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The new generation of Black LGBTQ role models

Representation matters.

By Will Stroude

Just a decade ago you’d have been hard-pressed to identify very few black LGBT people represented in the politics, arts, culture and media – just about anywhere in fact. But in the last few years more and more are gaining prominence.

And for every Laverne Cox or Deray McKesson who lives openly in the public eye, a young black LGBT person gets to switch on their TV or log on to the internet and realise their identity – their entire identity – is valid.

Representation matters, so we asked some of the freshest young talent which out and proud black people are making waves in the world right now for them…

Laverne Cox (by Otamere Guobadia, writer)


In Hollywood, even the most celebrated black women are defined by how they measure up to European standards of beauty and femininity.

Rather than seeking to minimise her blackness and trans identity, Laverne Cox, the singularly talented breakout star of Orange Is The New Black, consistently uplifts herself and others who don’t fit the mold because of race or gender identity.

Having originated the #TransIsBeautiful movement to encourage self-love in the trans community, her fiercely intelligent, compassionate activism proves revolution needn’t be dull; after all, this is a woman who knows her bell hooks as well as she knows her Beyoncé choreo.  

DeRay McKesson (by Josh Lee, writer)
Martin Luther King’s non-violent activism was heavily influenced by a man called Bayard Rustin. Until relatively recently, Rustin’s contribution had been forgotten, partly because he was gay.
60 years on, DeRay McKesson is one of the most prominent activists in the #BlackLivesMatter movement. He makes himself visible – and vulnerable – to fight injustice as a proudly gay man.
He proves that, when acceptance outweighs bigotry, people like me can lead and make change with the same impact as our straight counterparts. The fearlessness with which he calls out injustice is awe-inspiring. And this time around, history won’t forget the gay man who fought for black lives.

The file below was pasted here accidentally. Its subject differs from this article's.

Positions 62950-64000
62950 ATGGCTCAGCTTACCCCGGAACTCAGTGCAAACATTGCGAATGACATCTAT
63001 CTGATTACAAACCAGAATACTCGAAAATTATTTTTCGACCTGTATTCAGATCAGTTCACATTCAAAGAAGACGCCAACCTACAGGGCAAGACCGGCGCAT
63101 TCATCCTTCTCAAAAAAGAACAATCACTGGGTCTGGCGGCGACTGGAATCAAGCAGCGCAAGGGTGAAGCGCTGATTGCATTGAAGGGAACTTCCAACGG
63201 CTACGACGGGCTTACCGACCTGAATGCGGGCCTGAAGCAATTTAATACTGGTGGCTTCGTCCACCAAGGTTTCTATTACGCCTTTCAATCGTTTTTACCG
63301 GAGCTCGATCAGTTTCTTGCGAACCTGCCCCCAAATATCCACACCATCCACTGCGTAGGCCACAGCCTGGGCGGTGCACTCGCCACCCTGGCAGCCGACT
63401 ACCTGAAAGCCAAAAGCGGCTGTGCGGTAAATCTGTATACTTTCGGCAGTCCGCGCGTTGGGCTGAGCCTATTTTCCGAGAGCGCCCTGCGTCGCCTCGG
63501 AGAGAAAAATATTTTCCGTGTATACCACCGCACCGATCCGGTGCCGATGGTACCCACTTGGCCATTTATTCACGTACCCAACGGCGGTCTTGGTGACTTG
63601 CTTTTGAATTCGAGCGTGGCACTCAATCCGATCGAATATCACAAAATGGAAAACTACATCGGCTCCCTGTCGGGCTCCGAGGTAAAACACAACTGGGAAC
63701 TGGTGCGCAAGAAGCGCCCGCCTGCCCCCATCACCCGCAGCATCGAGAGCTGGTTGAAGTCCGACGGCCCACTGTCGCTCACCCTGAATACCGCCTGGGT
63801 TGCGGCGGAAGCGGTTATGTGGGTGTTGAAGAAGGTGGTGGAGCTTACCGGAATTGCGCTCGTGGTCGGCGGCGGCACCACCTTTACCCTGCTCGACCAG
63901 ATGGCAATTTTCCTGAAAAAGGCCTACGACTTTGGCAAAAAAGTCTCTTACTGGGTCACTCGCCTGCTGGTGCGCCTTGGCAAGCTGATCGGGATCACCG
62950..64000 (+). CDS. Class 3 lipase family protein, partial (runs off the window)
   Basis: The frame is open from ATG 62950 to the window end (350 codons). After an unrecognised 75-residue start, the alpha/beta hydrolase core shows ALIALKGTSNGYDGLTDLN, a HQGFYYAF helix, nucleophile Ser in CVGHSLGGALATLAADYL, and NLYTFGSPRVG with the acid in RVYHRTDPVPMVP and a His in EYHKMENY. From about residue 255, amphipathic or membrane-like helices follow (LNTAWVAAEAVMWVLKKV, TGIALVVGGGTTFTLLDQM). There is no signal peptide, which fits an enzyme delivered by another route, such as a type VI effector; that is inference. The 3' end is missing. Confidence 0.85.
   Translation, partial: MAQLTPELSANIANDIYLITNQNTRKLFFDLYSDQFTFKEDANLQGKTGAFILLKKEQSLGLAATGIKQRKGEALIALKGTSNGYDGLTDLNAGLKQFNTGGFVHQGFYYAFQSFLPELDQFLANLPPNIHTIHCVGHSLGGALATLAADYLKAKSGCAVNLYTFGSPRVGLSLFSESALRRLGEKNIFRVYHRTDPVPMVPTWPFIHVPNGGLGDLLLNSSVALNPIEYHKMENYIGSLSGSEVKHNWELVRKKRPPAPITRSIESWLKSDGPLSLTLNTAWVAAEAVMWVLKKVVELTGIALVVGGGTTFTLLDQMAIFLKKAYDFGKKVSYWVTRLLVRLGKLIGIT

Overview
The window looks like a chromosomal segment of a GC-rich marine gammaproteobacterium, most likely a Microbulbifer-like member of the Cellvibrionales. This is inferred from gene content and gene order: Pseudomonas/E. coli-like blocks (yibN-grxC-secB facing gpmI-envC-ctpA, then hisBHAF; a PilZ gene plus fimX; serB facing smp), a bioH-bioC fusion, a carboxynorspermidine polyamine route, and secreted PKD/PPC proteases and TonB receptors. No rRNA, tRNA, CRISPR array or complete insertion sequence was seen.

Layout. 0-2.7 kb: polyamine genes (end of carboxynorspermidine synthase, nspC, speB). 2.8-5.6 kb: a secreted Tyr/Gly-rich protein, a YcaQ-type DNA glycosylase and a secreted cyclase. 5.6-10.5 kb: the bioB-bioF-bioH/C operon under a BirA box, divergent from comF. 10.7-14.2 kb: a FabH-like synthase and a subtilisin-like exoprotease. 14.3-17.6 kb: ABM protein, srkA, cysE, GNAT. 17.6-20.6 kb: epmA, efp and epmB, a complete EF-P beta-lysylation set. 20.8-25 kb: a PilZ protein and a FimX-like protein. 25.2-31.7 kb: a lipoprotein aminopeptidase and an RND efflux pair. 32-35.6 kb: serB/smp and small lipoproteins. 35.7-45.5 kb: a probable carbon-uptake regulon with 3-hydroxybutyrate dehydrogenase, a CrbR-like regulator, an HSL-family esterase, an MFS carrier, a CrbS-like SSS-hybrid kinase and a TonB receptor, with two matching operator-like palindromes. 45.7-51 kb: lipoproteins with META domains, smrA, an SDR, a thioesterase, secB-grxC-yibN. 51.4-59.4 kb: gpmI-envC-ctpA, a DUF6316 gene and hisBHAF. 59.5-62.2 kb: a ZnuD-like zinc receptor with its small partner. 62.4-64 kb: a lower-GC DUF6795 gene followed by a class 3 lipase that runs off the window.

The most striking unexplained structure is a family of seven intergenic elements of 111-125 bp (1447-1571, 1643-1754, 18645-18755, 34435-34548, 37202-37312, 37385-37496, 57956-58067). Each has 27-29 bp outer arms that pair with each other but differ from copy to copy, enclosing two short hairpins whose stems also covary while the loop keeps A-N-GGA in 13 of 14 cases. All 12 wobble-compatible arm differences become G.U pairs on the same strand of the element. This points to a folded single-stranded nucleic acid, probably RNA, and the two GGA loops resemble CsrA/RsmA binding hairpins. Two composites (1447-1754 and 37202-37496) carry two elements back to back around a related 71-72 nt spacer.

Frank Ocean (by Jason O, student)
I was 15 in July 2012, frustrated and isolated, and Frank called out: “Whoever you are. Wherever you are… I’m starting to think we’re a lot alike.”  I bought Channel Orange six days later. I cried at ‘Forrest Gump’. I had finally found an unapologetic, black, queer voice.
His identity mirrored, and helped to validate, my own. I realised queerness didn’t invalidate my blackness nor manhood, but made it all the more magical. I fell in love with our shared identity.
Visibility may not automatically be leadership but Frank gave me a voice, he will always inform it and always remind me of how far I’ve come.
Lee Daniels (by Anthony Lorenzo, writer)
BEVERLY HILLS, CA - OCTOBER 21: Director Lee Daniels poses with the Hollywood Director Award in the portrait studio during the 17th annual Hollywood Film Awards at The Beverly Hilton Hotel on October 21, 2013 in Beverly Hills, California. (Photo by Christopher Polk/Getty Images for DCP)
Director Lee Daniels rose prominence with his film, Precious, and since then has furthered his mainstream appeal in television, with Empire. Black roles in film and television are often only surface-deep. But Daniels allows black narratives to take centre stage, with all the complexities that being the centre of the story allows for.
This extends to his gay characters: In Empire, Jamal’s narrative arc isn’t sidelined for those of straight characters, as so often happens with gay characters.
Lee Daniels is increasing our visibility in film and television. Considering the wide appeal of his work, he’s making a huge impact.
Le1f (by Travis Alabanza, performance artist and writer)


First seeing the Black, queer rapper Le1f in their video ‘Wut’, I was sat, twirling and flicking my own braids, watching them bounce between masculine and feminine energies until arriving in a genderless realm. I was awed.
Here they were rapping with such flow, power and ease, whilst effortlessly wearing a queerness that was so distinct, yet equally visible and most importantly; still Black.
Although representation does not equal liberation, stop the murders of Black trans women, or the violence I experience on the streets, I will never forget the warmth I felt – through connection – when I first saw Le1f on my computer screen.  
Chardine Taylor-Stone (Lasana Shabazz, writer and performance artist)
Activist Chardine Taylor-Stone faced death threats and racial abuse in the LGBT community after speaking out about blackface drag character Laquisha Jonz in 2015.
Since then, Chardine’s visibility in the media this has started a ripple of voices from the invisible and underrepresented in our community, silenced due to the fear of being ostracized.
Her aim to make LGBT spaces respectable and welcoming to all with the Stop Rainbow Racism Campaign inspires LGBT performers of colour like myself to challenge the prevalent ignorant attitudes rife in our community, but also for patrons of colour in racially prehistoric LGBT venues to speak up.